U-571: Collector's Edition
War stories have been a staple of movies for many, many years. In fact, the very first Oscar best picture, Wings (1927), went to a war film. From those humble beginnings the technology has improved to where your home theater can transform your home into a battlefield. The current best of this genre is U-571. The story concerns an American submarine that is ordered to undertake a top-secret mission to intercept a crippled German U-boat and capture the Enigma code device. This device did in fact exist. It permitted the Germans to send and receive coded messages that the Allies could not break. Capturing it without letting the Germans know we had it was a turning point in the war. While the story is very loosely based upon real people and places, the story is not accurate. Many take this as a real downside to enjoying the film. Remember that this is only a movie and not a documentary so lighten up. Part of the war film genre in the USA is to re-tell war stories with the Americans always on top. If you view this as more of a forties war film than a semi-documentary so popular today than you will greatly add to your enjoyment. Simply permit yourself to suspend belief for a couple of hours. The main story is augmented by some personal conflicts. The Executive Officer, Lt. Tyler (Matthew McConaughey) wants a commission of his own sub. His Captain, Lt. Commander Dahlgren (Bill Paxton), blocked his promotion feeling that Tyler lacks the ability to make life or death decisions. Tyler finds his problems have just begun when the American sub is destroyed, his captain killed and he most get the device back in a crippled enemy sub.
The group of actors assembled for this film is exceptional. McConaughey provides a realistic characterization of an ambitious young officer. Is tends to be very good in these types of roles. A role where the character is forced to face a reality he previously was unaware of. Bill Paxton as the Captain is just shy of nailing the role. His is gruff and commanding but something comes across as missing in his performance. Not much but enough to notice after watching the film a few times. The best of the lot is Harvey Keitel as the COB, Chief of the Boat, a non-com that basically runs everything on the sub. He reminded me of the old tough sergeant role made famous by Aldo Ray. This portrayal provides a real cinematic link to the great war films I saw as a child. Films where the men resent the young rookie office but because of the support of the loyal chief he can gain the trust of the men.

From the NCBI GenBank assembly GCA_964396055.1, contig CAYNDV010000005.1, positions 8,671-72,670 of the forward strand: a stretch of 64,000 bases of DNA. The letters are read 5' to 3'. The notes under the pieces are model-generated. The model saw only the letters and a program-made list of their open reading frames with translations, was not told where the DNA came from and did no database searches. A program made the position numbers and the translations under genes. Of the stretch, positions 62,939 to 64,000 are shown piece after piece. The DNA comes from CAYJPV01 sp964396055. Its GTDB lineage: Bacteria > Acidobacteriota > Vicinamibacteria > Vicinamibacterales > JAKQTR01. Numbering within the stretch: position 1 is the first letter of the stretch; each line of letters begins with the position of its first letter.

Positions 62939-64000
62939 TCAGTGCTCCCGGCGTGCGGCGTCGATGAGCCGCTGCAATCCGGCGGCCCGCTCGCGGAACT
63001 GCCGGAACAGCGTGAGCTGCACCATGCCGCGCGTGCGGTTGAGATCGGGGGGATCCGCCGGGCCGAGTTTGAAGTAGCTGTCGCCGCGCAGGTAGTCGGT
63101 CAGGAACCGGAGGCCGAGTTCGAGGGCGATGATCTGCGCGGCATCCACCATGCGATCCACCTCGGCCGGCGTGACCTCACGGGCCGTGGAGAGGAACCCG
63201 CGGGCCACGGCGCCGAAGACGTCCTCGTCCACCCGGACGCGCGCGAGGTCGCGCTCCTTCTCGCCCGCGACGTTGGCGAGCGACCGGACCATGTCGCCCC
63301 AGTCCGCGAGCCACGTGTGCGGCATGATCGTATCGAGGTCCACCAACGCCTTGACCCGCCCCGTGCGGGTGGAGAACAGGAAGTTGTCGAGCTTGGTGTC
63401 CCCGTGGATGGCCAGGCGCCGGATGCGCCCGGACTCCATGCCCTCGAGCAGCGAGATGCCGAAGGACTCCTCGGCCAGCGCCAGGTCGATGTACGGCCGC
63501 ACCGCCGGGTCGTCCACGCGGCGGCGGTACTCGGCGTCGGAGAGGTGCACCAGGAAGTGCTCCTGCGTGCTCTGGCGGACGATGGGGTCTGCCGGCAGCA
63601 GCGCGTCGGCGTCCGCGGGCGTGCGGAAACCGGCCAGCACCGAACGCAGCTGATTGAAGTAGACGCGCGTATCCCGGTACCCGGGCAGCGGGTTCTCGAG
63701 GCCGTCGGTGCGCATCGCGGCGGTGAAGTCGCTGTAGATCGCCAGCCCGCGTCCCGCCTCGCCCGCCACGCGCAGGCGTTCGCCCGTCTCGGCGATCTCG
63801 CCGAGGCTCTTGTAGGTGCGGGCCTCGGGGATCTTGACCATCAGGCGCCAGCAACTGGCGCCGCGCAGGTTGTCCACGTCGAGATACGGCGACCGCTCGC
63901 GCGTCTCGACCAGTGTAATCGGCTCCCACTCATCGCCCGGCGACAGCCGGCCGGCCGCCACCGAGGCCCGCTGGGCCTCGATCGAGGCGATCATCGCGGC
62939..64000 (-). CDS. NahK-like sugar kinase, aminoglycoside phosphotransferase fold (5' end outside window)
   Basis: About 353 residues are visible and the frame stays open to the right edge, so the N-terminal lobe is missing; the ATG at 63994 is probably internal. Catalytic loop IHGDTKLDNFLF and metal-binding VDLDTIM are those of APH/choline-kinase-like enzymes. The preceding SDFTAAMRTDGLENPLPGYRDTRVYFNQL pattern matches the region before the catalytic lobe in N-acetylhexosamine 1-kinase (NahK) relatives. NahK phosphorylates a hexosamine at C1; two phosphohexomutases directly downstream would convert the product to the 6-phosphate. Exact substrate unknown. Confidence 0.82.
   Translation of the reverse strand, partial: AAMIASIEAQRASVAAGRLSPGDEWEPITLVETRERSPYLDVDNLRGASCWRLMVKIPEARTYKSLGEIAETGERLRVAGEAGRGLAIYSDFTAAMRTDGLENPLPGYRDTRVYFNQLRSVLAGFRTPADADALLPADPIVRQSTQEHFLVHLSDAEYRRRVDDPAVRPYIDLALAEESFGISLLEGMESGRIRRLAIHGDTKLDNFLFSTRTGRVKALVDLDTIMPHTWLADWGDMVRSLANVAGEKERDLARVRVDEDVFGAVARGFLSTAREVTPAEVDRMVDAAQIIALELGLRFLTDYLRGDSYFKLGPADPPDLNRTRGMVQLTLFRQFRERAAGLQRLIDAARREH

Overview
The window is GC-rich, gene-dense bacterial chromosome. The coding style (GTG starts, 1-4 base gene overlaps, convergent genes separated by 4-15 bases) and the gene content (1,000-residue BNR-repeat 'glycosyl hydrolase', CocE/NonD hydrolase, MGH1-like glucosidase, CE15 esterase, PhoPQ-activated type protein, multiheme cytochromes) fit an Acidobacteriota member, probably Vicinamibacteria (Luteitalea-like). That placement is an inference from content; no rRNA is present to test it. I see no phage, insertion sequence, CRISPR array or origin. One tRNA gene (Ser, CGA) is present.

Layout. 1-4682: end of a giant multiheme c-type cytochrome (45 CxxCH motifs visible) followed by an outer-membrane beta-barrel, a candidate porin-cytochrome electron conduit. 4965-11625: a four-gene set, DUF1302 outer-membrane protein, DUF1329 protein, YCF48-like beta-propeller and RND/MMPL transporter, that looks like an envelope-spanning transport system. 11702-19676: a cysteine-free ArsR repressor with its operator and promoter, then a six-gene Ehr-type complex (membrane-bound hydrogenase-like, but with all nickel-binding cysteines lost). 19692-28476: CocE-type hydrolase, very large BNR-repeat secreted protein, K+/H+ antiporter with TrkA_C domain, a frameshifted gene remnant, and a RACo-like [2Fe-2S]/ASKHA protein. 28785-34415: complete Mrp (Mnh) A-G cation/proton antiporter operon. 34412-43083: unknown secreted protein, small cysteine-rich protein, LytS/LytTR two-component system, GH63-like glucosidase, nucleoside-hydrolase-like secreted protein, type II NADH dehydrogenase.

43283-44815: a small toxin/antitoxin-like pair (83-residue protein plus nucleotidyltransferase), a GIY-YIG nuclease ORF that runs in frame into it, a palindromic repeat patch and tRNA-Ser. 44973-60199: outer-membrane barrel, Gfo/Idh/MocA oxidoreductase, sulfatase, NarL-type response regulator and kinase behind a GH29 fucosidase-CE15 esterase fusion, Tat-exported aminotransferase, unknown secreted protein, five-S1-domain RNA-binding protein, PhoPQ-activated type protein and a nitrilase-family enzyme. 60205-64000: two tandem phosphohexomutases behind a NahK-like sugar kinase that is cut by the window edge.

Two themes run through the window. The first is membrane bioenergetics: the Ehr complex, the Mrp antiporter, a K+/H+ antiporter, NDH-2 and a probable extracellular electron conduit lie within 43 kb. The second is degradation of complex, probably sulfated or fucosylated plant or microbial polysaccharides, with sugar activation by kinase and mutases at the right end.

The director is Jonathan Mostow. He has little experience as the boss of a movie but does an extremely good job here. Perhaps he is best known for directing the last episode of the HBO classic, From the Earth to the Moon. Mostow has an attention to detail better than most directors do. Each scene is well crafted and lit with the action choreographed. The commentary tracks help the viewers to understand his process in the production of the film.
The DVD is fantastically authored. It contains both Dolby 5.1 and DTS soundtracks. The DTS version provides a bit more in the way of a three-dimensional sound field. From the very start of the film you find yourself in a U-boat under attack from depth charges. It sounds like your living room is under attack. I looked at my walls half expecting to see water rushing in. Every little creak, shell casing dropping and movement is audible, crisp and clear. The anamorphic 2.35:1 video transfer is of the highest quality. This is especially notable since a lot of the action is in very dark sets. The extras include the real story of the boat u-505, a making of documentary and information about how the sets were designed and created. This is a DVD to show off your system. Where the Matrix took us in 1999 U-571 brings us for 2000. It is the must have calibration quality disc of the year. Well, at least until the next blockbuster comes around. Get it and enjoy it.